01:53 GMT20 January 2021
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    MOSCOW (Sputnik) - The decision by Westminster Magistrates' Court to refuse to release Julian Assange on bail after ruling against his extradition to the US is an "unnecessary, cruel decision," as the whistleblower’s health is at risk and he should not remain behind bars for another moment, a representative of Reporters Without Borders (RSF) said.

    "[Judge Baraitser believes that] the COVID-19 situation is under control. So she did not see any risks of [Julian Assange] remaining [in a high-security prison]. We, Reporters Without Borders (RSF), seriously disagree with that assessment. He is clearly at risk of proliferation of COVID-19 infections," the RSF representative said.

    She added that Judge Baraitser at the Old Bailey earlier in the week had recognised that Assange's "mental health issues are serious," which prevents his extradition.

    Having conceded "serious mental health issues", the RSF representative ​said that that should also be "grounds for [Assange's] release now because everything that [Judge Baraitser] outlined in detail will be exacerbated by a period of prolonged detention. So for me it is unnecessary, cruel decision," she continued.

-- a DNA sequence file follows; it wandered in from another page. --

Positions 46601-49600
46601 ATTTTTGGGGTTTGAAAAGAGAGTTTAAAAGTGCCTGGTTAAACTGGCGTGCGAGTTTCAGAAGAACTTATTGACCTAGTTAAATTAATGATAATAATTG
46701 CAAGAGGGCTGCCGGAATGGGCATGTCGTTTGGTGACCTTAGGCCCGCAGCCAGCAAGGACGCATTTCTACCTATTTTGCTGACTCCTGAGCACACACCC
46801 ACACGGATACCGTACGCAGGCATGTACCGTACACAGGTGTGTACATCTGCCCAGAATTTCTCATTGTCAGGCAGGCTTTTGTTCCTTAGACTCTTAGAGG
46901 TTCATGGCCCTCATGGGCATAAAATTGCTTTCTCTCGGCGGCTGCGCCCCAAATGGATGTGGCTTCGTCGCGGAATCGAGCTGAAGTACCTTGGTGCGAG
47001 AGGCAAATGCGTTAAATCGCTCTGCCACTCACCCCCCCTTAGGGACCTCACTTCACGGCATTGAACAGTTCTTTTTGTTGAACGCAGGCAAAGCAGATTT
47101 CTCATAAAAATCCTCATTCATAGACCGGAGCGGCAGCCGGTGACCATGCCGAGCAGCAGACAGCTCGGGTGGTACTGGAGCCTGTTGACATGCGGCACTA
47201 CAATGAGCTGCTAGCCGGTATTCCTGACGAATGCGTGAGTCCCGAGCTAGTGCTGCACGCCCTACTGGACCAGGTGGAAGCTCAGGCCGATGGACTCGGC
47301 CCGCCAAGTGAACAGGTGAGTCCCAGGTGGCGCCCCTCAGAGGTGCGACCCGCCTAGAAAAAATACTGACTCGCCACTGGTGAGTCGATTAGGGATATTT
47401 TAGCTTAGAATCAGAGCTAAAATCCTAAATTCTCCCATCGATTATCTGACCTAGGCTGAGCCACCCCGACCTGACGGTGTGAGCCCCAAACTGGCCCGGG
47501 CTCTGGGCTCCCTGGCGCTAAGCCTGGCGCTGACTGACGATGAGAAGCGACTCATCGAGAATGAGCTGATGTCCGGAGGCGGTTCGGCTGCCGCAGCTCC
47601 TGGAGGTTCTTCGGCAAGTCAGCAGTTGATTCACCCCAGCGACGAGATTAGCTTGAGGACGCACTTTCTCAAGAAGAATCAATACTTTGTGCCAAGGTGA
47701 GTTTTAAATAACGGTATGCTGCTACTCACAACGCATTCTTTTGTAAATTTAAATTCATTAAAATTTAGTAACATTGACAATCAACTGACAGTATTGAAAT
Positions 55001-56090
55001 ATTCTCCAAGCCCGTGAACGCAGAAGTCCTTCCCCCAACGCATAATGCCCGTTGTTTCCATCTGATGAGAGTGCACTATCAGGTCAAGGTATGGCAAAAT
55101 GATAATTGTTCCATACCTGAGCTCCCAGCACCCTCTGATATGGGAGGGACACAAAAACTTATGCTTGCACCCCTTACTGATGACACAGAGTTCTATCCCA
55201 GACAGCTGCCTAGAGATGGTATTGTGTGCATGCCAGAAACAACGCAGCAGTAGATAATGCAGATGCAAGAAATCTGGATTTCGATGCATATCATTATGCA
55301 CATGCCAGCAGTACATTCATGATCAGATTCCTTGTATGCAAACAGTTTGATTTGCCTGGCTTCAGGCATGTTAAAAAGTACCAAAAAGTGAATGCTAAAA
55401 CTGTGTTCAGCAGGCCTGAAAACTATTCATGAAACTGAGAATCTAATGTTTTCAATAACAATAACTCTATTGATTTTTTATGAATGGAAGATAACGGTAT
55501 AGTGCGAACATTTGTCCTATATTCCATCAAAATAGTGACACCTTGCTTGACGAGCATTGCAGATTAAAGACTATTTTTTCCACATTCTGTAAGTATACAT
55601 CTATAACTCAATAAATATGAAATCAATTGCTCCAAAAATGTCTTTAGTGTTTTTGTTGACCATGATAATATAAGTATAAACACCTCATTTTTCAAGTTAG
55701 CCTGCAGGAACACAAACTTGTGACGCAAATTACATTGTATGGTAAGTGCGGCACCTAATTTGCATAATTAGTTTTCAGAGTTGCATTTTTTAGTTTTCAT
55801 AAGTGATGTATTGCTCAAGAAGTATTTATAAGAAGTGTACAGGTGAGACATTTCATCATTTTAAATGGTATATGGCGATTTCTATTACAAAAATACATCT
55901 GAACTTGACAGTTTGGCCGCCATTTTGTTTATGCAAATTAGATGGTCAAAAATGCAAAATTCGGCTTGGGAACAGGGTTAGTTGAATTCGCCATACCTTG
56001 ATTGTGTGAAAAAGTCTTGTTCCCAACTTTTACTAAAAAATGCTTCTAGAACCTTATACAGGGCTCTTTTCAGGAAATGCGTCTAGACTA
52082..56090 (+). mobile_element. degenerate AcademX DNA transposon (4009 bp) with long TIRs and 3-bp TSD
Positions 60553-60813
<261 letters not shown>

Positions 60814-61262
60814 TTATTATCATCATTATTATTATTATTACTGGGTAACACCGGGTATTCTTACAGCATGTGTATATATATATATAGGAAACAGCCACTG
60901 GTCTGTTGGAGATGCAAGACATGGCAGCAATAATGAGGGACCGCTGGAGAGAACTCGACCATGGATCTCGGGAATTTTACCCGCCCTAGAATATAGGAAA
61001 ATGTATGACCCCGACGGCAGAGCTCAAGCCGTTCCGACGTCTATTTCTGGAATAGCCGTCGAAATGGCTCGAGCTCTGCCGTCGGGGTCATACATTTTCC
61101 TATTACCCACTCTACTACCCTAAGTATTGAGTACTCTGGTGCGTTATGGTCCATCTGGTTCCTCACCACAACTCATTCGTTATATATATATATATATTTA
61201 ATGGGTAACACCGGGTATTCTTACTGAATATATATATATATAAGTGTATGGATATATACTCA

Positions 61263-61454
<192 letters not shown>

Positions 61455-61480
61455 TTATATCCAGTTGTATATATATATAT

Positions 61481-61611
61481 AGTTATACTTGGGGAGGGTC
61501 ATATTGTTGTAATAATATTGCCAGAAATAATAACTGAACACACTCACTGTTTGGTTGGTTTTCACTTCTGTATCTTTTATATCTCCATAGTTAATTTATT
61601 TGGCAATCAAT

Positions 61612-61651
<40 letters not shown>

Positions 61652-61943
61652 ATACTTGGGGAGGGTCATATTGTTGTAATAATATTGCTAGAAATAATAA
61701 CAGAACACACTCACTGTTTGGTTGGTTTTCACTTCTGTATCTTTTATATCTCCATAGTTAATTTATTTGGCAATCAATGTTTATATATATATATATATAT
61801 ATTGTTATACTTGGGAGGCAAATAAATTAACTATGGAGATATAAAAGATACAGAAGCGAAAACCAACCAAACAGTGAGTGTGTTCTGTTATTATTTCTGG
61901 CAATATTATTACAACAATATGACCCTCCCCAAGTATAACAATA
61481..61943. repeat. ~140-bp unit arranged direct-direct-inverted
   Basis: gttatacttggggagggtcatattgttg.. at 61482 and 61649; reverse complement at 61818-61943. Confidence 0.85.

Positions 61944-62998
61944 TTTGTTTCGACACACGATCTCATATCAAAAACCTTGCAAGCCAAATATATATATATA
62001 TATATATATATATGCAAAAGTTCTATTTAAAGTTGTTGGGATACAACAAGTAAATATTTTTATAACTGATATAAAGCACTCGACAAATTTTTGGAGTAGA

According to the RSF representative, the justice "has been very harsh along the way," as she has denied sometimes "even smaller decisions that could have made things more humane for Mr Assange."

    "He was held like a violent criminal or a terrorist through his proceedings," she added.

    ​When asked about the prospect Assange’s team might lose its appeal against bail being denied leaving Assange languishing in Belmarsh until the appeals process is exhausted, she said that it is "completely unacceptable, he should not remain behind bars for another moment, let alone months."

    Earlier on Wednesday, UK district judge Vanessa Baraitser denied the whistleblower bail on the grounds that he had previously violated bail conditions. Two days before that, she ruled against extraditing Assange, citing health reasons and the risk of his suicide in the US prison system. The US is going to appeal the ruling, which may take months, if not more than a year.

    extradition, Julian Assange, United Kingdom
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